I have solved the issue of short HDMI leads and mini sockets by getting a HDMI switch box (manual switching). This has standard HDMI sockets, so with the HDMI-miniHDMI cable that came with the Qumi, I have standard sockets for three sources - one permanently HD-FOX, and an easy connection available to plug in my notebook if I want to. I had kittens though: the first time I booted up with this arrangement I could not get any sound! Had I killed the Qumi's sound output yesterday? How could a modified HDMI routing (giving perfect pictures) not be sending sound? I eliminated theh switch box and there was still no sound, I went through all the Qumi and Humax menus, and mute and volume controls, to no avail. What's more, touching the Qumi's contact-sensitive controls (almost impossible not to when adjusting it) produced bleeps I turned the Humax to standby and back on again a few times, but it wasn't until I did a cold start that I got sound back. Phew!

On the subject of sound, I dug out a disused set of powered PC speakers and plugged them into the Qumi's audio out. Works a treat (I'm not interested in 5.1)! I might get some nicer ones.

On the subject of fan noise, since somebody was asking, bearing in mind that the Qumi is 30" above my head, in eco mode the fan noise competes with my notebook. It's not bothersome when there is a sound track (even played quietly), but you wouldn't want it there for no purpose. In "normal" (ie non-eco) mode, the fan is considerably louder and there is a distinct advantage to using eco mode if the room lighting conditions permit.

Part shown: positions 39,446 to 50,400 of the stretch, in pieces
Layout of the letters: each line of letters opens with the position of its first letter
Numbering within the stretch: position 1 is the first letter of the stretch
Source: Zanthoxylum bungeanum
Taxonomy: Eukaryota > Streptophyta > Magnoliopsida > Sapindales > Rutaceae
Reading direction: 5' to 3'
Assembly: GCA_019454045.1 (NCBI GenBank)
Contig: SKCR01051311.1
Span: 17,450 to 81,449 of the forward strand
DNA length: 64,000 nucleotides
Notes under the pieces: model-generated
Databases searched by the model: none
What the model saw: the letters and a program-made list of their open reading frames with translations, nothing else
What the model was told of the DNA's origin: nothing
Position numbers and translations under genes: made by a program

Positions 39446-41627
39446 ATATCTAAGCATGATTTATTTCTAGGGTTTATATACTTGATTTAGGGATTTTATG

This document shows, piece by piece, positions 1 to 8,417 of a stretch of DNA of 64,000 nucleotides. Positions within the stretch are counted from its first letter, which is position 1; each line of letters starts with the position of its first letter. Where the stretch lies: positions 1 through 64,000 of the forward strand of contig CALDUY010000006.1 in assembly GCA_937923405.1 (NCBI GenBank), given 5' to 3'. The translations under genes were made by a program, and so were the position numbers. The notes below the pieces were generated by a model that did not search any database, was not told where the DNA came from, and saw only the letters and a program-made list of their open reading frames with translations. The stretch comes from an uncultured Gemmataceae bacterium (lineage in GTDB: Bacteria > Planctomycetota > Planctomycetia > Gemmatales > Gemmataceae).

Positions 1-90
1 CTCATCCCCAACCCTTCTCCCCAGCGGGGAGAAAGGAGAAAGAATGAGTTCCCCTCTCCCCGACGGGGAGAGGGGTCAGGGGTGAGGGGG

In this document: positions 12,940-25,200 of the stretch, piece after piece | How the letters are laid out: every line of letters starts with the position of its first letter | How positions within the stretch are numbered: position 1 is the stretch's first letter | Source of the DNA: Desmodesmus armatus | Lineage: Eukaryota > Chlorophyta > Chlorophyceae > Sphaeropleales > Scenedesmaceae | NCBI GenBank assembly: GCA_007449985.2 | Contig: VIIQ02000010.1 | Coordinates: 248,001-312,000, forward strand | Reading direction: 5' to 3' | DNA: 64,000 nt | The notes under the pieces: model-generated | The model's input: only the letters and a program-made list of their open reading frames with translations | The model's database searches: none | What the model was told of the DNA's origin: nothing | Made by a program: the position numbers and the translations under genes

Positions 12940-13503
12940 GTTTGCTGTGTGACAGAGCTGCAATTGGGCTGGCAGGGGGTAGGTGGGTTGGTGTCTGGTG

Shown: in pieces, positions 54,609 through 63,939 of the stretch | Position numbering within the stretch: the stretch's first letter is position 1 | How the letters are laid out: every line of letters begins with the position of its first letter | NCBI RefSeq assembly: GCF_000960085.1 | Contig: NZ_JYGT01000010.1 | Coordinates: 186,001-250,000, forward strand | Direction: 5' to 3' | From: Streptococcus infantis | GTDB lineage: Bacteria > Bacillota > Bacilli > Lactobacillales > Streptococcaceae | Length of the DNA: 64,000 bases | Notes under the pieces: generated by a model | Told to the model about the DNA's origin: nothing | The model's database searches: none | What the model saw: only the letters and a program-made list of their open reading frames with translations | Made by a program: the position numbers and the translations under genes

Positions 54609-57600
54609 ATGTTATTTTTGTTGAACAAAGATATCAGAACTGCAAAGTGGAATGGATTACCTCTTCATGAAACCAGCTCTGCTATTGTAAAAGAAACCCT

That said, particularly with respect to eco mode, I think the bulk of the noise is the rush of air rather than the fan itself. If the Qumi had been made a bit bigger instead of as small as possible, I think it could have been a lot quieter. However, as I said before, as long as there is a sound track I don't notice the fan.

Still not read the manual (the next job I think).
A footnote about focus. There was a lot of grumbling on the forum I was using as my main reference about non-uniform focus. It's true the focus shifts during warm-up, but after warm-up, even with my temporary set-up projecting non-orthogonally onto a white wall to a 55" diagonal, I can see a diamond texture to a still image (when viewed close up). The diamond texture is of course the pixels in the DLP, and I reckon that's good enough focus for anybody.

Maybe the early production units had a few duff ones, or I'm lucky to have a good one.

Frankly, I don't even notice the warm-up soft focus with a normal TV picture.

As this is purely about the Qumi I shall continue any further remarks on AVForums HERE (click), and confine further comment on this forum about the interaction between the Qumi and the HD-FOX driving it.